Where I work

November 2, 2006

1940 Building where I work

I’ve been working for a few days at my organisation now, the Youth Development Foundation (YDF). They are located in a really nice old colonial building.





Sharing a small office with one computer with another organisation, the capacity to get much done is quite limited. But then there isn’t a huge amount to do at the moment anyway. For the elections last month, YDF ran education and registration campaigns in the District in an attempt to increase turnout.


The members of YDF are all really nice, bright young people with massive potential. Two of them find out next month if they have got into the University of Zambia. Their names will be published in the paper if they were successful. The lack of study or work opportunities, has left them attempting to do something to improve their situation. And this is a common past-time in Chipata. There seem to be a limitless number of organisations working on poverty, AIDS, food security, gender…..But at the moment, most NGOs including mine don’t seem to do a massive amount.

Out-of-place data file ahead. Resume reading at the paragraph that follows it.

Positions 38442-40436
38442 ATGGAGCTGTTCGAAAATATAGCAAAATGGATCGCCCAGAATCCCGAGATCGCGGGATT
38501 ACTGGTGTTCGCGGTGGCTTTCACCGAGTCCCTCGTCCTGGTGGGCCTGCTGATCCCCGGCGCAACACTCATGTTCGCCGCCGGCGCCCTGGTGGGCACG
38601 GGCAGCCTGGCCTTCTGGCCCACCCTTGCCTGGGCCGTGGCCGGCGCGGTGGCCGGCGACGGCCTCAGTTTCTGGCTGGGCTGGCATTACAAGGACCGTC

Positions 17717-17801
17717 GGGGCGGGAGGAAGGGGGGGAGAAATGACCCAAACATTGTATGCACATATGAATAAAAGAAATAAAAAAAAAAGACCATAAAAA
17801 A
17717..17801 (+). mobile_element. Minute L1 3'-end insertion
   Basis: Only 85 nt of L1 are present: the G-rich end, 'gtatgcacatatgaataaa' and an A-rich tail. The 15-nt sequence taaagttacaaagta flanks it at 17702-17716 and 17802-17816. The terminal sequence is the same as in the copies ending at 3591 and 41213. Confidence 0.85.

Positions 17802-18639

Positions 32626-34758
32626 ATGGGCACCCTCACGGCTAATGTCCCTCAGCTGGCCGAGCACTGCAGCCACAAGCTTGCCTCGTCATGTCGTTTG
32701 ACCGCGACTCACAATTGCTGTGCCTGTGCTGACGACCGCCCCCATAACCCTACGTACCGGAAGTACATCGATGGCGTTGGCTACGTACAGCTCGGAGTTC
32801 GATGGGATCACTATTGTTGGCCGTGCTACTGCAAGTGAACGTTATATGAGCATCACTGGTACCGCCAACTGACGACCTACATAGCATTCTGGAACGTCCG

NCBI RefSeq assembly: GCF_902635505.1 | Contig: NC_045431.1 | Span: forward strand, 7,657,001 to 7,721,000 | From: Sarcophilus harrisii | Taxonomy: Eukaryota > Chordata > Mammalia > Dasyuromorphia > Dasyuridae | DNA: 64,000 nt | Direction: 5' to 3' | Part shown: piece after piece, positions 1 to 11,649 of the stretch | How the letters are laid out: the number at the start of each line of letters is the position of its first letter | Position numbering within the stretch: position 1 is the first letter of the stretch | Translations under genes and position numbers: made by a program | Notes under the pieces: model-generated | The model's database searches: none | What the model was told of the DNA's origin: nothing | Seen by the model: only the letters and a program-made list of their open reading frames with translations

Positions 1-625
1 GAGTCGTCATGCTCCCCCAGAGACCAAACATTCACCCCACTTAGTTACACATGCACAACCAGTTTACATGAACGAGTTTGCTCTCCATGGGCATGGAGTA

This isn’t really surprising considering they have no money, very few resources and there isn’t a single paid member of staff.


My job for the year is to work with YDF to create sustainable sources of funding.


The most interesting schemes so far are potential income generating activities. I am looking into small-scale solar panels for use in remote rural areas and rubbish collection and recycling schemes as businesses to raise money for the activities of YDF.


It’s a bad idea trying to approach things the way you would in the UK. The logic just doesn’t translate. Instead it seems you just have to keep trying new approaches and see what works. 


2 Responses to “Where I work”

  1. Martin Says:

    Could you give an example of how UK logic doesn’t translate?

  2. – The life expectancy of Zambians is 37, but the official definition of youth is anyone under 35.

    – Most people volunteering in my office live on below $1 per day. And it isn’t that cheap to live here. But they all know how to use a flash disk. I didn’t know what one was a couple of months ago.

    – Most people in Zambia attach themselves to a Christian church, but also believe in witchcraft.

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